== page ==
BEND, Oregon (Saturday, June 21, 2008) - For the 36-hole final matches at the 99th Oregon Amateur held today at Bend Golf and Country Club, the day started pleasantly. Sunny and warm, just a day before the official start of summer. To many onlookers it seemed like just another stroll through the park for medalist Kate Hildahl. She had romped through the field enroute to the finals and at no point in her match today was she ever down a hole.
"I was so happy with medalist," said Hildahl. She took the top seed at the end of the 36-hole stroke play qualifying rounds shooting 6-over par, and that was the last time she would see holes 17 and 18 the rest of the week as no match was ever extended beyond the 16th hole. "On Wednesday, I told myself I have to start all over and anything can happen in match play," she added.
Hildahl started working diligently on her game prior to her collegiate season and improved her NCAA stroke average by more than two strokes. Much of that work was on the short game and putting which proved to be worthwhile today, as her putter was the hot stick. "It's a whole different story in match play versus stroke play," noted Hildahl. "Do you have to make the putt or just two putt. I felt really confident from 20-feet in, and made a lot of par putts that really helped me."
Karly Mills, her opponent concurred. "It all came down to the putter and short game," said Mills. "I was considering giver her 10-foot putts after awhile. She didn't miss anything, and I struggled with my putting," noted the Linfield Women's Golf Coach and 1993 Oregon Amateur champion who came away duly impressed with her opponents game. "I didn't get any birdies which is really unusual, but that's golf. That's how it goes some time. Today she was the better player. I had some opportunities, but she just kept draining putts," said Mills. "What are you gonna do?"
The route to the championship was significantly more arduous in the Men's contest. Through the first eight holes as Tim Sundseth of Redmond, Ore. started out struggling and was quickly down two holes to his opponent Blake Seabaugh of Tigard, Ore. But on the 9th hole, Sundseth flipped a switch and had four straight birdies to turn the match around. By the end of the morning matches, after shooting an even par 72, he was 2-up.
In the afternoon, Sundseth continued his control over the match. He had tap in birdies on holes 29 and 30 to extended his lead to 4-up with seven holes to play, but at that point not only did the tide seem to turn, but so did the weather. What started out as a pleasant summer day turned into heavy rain. Thunder was heard and lightening was seen in the distance, threatening to suspend the match. It was at that point that something lit a fire under Seabaugh.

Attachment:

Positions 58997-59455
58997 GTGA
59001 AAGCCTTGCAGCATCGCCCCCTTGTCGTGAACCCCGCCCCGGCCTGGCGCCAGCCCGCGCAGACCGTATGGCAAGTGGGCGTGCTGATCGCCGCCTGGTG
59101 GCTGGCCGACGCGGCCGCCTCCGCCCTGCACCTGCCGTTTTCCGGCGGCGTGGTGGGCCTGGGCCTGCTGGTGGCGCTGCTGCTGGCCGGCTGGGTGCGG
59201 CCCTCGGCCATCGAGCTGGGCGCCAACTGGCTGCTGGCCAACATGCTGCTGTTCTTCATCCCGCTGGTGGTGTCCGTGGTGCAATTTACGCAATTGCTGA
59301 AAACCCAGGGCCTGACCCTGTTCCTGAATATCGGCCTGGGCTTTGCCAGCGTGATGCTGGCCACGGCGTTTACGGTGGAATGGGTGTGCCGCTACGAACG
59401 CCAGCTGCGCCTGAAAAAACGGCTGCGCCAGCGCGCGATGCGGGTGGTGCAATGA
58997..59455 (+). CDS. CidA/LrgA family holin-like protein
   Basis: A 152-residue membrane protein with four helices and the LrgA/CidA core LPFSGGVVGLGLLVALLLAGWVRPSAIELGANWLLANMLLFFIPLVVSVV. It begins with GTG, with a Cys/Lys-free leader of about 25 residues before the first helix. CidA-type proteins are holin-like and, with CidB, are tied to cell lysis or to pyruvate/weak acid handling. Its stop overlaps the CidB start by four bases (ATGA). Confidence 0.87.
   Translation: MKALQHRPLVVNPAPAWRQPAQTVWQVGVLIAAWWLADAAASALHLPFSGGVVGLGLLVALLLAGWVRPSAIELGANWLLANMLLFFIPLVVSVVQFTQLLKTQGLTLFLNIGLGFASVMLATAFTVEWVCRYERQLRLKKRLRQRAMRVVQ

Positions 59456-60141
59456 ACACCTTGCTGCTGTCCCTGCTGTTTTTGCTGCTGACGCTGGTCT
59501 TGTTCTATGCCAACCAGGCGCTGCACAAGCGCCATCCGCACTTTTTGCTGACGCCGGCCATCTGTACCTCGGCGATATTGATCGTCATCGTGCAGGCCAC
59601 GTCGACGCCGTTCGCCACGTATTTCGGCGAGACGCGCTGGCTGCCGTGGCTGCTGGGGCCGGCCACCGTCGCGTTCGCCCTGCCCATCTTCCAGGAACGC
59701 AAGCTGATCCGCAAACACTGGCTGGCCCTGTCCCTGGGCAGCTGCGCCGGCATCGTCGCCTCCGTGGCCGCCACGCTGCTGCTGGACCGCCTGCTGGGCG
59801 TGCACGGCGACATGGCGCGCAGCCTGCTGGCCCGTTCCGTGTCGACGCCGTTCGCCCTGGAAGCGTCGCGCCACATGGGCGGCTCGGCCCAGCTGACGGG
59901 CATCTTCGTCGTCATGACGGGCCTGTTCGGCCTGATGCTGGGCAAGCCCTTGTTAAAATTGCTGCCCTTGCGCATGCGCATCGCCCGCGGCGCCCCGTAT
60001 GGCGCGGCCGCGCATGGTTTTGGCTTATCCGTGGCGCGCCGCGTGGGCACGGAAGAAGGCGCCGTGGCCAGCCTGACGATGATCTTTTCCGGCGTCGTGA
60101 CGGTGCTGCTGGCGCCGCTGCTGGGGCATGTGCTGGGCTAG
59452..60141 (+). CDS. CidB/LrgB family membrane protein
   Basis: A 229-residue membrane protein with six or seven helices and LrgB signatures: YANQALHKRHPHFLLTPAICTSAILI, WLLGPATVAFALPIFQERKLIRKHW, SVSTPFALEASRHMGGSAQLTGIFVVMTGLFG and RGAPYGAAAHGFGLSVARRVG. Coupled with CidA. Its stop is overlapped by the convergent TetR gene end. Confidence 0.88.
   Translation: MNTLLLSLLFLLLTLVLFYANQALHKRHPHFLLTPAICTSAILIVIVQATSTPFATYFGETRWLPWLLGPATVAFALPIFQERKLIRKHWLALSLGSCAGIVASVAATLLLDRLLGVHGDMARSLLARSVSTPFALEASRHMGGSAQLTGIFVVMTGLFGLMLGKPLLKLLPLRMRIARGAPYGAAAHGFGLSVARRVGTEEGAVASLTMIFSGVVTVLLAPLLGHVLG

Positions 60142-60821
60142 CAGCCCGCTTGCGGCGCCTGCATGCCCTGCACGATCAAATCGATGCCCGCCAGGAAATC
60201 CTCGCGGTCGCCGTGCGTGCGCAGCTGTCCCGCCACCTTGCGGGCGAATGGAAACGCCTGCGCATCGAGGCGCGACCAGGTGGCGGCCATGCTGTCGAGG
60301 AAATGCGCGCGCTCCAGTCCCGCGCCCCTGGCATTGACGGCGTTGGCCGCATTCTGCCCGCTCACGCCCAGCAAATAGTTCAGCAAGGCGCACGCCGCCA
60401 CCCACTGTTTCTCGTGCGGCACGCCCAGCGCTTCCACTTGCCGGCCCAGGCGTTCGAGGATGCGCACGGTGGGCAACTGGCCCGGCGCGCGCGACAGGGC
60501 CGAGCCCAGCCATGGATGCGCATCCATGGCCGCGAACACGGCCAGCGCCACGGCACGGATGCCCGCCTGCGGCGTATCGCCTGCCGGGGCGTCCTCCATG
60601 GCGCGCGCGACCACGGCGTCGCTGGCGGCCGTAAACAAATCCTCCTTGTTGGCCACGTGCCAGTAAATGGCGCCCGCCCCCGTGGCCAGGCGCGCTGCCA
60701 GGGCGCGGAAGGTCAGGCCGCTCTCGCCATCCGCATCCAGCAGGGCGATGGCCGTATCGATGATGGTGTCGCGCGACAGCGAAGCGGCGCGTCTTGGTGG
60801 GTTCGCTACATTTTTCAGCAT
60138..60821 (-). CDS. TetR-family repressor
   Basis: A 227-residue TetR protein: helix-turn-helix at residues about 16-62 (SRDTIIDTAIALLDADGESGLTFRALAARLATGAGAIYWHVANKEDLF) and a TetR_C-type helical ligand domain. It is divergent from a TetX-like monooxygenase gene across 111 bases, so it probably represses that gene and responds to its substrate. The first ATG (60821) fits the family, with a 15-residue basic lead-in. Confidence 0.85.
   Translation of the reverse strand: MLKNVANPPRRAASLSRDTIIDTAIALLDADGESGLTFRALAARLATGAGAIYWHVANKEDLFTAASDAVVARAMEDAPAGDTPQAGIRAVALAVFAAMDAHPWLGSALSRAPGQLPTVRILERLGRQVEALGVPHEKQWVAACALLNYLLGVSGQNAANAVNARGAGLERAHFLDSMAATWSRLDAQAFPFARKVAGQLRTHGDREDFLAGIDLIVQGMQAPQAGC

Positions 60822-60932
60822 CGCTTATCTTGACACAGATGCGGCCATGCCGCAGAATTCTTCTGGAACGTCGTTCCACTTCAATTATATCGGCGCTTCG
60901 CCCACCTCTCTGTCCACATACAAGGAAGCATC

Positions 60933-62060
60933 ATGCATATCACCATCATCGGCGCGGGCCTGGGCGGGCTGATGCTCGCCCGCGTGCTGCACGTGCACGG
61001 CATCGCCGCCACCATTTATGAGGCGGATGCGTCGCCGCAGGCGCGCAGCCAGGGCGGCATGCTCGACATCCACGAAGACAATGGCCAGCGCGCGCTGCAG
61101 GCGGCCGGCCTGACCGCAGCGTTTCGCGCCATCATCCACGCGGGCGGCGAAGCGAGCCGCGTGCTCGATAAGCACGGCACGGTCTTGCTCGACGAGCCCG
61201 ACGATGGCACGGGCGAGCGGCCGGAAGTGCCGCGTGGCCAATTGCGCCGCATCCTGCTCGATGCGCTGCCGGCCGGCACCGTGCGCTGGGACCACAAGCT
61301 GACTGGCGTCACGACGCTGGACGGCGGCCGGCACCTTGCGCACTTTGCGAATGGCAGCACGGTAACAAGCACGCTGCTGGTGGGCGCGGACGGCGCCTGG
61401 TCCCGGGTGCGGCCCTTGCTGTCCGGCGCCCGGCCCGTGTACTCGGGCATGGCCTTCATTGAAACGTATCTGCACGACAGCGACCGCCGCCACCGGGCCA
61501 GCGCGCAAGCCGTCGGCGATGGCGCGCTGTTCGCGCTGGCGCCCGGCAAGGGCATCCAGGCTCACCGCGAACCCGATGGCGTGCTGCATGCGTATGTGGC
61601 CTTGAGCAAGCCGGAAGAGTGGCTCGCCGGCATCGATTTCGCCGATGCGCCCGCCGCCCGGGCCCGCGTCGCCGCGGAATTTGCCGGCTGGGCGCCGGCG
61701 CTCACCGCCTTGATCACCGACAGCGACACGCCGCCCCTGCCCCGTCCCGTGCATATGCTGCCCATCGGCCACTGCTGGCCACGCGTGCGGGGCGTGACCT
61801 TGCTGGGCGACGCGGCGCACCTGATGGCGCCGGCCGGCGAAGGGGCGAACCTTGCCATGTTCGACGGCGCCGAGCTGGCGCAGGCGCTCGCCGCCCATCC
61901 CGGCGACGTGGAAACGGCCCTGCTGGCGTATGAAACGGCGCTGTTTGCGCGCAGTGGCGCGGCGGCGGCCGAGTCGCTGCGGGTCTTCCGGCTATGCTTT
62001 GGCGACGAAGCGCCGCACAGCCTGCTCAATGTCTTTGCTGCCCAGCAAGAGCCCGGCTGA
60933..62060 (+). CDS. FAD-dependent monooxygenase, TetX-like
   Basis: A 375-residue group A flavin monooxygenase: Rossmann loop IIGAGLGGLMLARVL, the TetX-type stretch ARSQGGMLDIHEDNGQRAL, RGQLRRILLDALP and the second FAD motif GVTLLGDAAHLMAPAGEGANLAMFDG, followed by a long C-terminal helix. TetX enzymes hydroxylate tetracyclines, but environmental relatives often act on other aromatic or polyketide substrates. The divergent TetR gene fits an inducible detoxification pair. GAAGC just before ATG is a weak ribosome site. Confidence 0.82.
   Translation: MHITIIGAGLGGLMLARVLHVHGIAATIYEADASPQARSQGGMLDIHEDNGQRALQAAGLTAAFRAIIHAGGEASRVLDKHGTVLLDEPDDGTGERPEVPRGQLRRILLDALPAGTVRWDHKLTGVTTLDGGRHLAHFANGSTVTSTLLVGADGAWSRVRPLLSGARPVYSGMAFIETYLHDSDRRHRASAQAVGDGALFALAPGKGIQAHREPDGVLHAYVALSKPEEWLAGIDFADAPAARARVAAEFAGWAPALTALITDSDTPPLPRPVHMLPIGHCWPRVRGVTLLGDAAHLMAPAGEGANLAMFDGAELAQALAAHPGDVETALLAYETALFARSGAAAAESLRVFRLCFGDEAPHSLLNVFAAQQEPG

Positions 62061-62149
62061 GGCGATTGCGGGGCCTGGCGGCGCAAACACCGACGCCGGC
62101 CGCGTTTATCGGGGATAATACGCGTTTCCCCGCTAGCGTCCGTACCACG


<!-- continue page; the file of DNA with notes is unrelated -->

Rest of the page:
"I really needed to kick it in gear and make something happen," said Seabaugh. "No one is gonna give this tournament to you, you've gotta take it away." An eagle on the 539-yard par 5 13th hole started seemed to take some wind out of Sundseth.
Sundseth, however, wasn't too concerned. "I try to stay in the present. When you try to think ahead, that's when you start to play bad. I didn't and I guess Blake didn't either," he said.
The shorter hitting Sundseth, who was a semi-finalist at last year's Oregon Amateur, was happy with his play. "I didn't necessarily lose the tournament, Blake won it," he added. After Seabaugh's bogey on the final regulation hole, he added, "I got a second life, but unfortunately I couldn't capitalize on it."
"I don't play for second," said Seabaugh. "In match play you gotta plan on your opponent making everything. I just beared down on 13 and 14 with real good tee shots and made real good putts to get hopefully get some momentum going. With just three holes left to play, the match was all-square. After a par on the 482-yard 17th hole, the 35th hole of the day, Seabaugh was 1-up. All he needed was up and down to win, but he bogeyed the final hole to send the match to extra holes.
The long hitting Seabaugh then hit his 3-wood more than 300-yards setting up the final approach shot which he stuck less than 8-feet from the hole. Seabaugh noted, "I struggled with right to left putts and have been working on just that all week. Standing over the putt I just imagined I was on the practice green, and said to myself, 'lets see what were made of."
An interesting side note. Both Hildahl and Seabaugh are graduates of Tualatin High School.
The Oregon Amateur, considered the "major" amateur golf in the region, is one of the oldest and most prestigious sporting competitions in the state. Started in 1904, the only years it was not held was during World Wars I and II and during the Depression. The Oregon Golf Association is a 501(c)(6) not-for-profit membership association that is the governing body for the sport in Oregon and SW Washington and was formed in 1924 for the purpose of running this championship.
Kate Hildahl, Tualatin, Ore. (Heron Lakes) def. Karly Mills, McMinnville (Michelbook) - 6 & 5
Blake Seabaugh, Tigard, Ore. (Langdon Farms GC) def. Tim Sundseth, Corvalis, Ore. (Eagle Crest) - 37th Hole
View results for Oregon Amateur Golf Championship